Time to Move On?

Editors discuss former President Trump’s second impeachment trial

Lyle Griggs, Copy

Just after former U.K. Prime Minister Margaret Thatcher’s death, a reporter asked a passing elderly Scottish woman about the late politician’s funeral. “Not a bit o’ good,” the woman said furiously, bristling under a tensely-brandished umbrella, “not a bit. I’d put a stake through ‘er heart and garlic ‘round ‘er neck to make sure she never comes back.”

Former U.S. President Donald Trump may not be six feet under, but his brief and disastrous political career is at least temporarily dead. Our elected leaders now have a choice: do we forget about the Floridian wannabe authoritarian or, as the Scot recommended, do we put a stake through his heart?

I’m referring, of course, to the former president’s Senate impeachment trial. If convicted, Trump would face a number of penalties, including the loss of his federal pension. Most importantly, a conviction would bar him from holding public office. This latter penalty would foreclose on Trump’s political aspirations.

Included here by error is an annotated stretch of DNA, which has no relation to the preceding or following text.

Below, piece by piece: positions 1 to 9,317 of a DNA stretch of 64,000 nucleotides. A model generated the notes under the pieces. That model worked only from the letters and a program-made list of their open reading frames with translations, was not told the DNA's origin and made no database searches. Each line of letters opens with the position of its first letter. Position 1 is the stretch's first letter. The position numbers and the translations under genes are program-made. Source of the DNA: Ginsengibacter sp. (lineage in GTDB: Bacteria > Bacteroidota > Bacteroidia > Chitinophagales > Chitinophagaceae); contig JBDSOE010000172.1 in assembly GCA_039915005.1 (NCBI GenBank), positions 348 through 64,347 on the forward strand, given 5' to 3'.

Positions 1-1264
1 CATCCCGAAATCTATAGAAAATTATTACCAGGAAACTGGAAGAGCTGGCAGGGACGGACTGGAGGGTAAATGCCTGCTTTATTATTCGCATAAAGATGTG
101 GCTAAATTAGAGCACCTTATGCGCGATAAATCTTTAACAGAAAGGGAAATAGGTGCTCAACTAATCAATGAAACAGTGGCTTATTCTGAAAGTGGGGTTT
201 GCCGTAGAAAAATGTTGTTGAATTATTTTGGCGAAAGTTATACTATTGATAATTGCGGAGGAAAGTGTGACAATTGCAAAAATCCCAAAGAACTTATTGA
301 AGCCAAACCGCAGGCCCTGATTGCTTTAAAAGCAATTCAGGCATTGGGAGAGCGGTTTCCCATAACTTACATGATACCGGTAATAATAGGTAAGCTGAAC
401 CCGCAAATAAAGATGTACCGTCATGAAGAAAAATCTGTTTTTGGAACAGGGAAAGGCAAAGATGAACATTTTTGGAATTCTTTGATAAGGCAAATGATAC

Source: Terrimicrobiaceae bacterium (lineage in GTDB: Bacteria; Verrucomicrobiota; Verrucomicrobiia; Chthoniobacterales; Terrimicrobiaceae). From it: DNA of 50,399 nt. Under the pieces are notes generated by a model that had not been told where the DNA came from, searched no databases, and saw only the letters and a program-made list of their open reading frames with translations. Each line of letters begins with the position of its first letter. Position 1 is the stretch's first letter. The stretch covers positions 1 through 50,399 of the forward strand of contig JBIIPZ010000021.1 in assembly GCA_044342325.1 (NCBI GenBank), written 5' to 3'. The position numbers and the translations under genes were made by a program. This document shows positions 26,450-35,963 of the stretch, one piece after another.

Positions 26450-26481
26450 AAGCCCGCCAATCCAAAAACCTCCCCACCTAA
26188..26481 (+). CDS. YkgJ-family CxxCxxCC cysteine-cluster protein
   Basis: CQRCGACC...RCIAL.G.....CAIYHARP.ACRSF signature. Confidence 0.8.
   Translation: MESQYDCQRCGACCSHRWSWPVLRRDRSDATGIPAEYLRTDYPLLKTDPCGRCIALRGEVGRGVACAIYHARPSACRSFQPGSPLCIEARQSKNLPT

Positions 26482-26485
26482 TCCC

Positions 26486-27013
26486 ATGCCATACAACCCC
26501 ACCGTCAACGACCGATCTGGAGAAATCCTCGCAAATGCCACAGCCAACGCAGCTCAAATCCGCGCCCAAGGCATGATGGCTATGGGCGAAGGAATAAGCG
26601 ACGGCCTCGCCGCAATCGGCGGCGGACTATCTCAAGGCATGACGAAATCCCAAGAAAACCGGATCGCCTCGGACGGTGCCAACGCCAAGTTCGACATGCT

Unlike Trump’s first impeachment trial, at which Republicans vigorously defended his conduct, a large, bipartisan majority of senators now believes that Trump committed an impeachable offense on January 6th. Still, many hope to get Trump off on a technicality: he’s no longer president. Republican senators argue that the intent of an impeachment trial is to remove a sitting official, and that Trump’s current status makes conviction irrelevant. More importantly, they argue that the conviction process would further divide the nation.

These arguments hold no water. First, a conviction does more than simply remove a president; it prevents him from further influencing the political process. The Capitol insurrection is proof enough that Trump’s authoritarian rhetoric should never again be permitted in Washington. Second, the Republicans’ “unity” rhetoric is simply wrong. Unity requires accountability; we must first identify and extinguish the evil that divides us. Finally, not convicting the former president simply because of his new status as a private citizen would set a terrible precedent. If Congress decides that ex-presidents are immune from conviction, what would stop a future president from grossly abusing their power during their final week in office?

If, as most senators of both parties believe, Trump committed an impeachable offense by inciting an insurrection at the Capitol, he should be convicted, regardless of the unusual timing of the trial. He may already be politically dead, but we must drive this final stake through the fascist’s heart.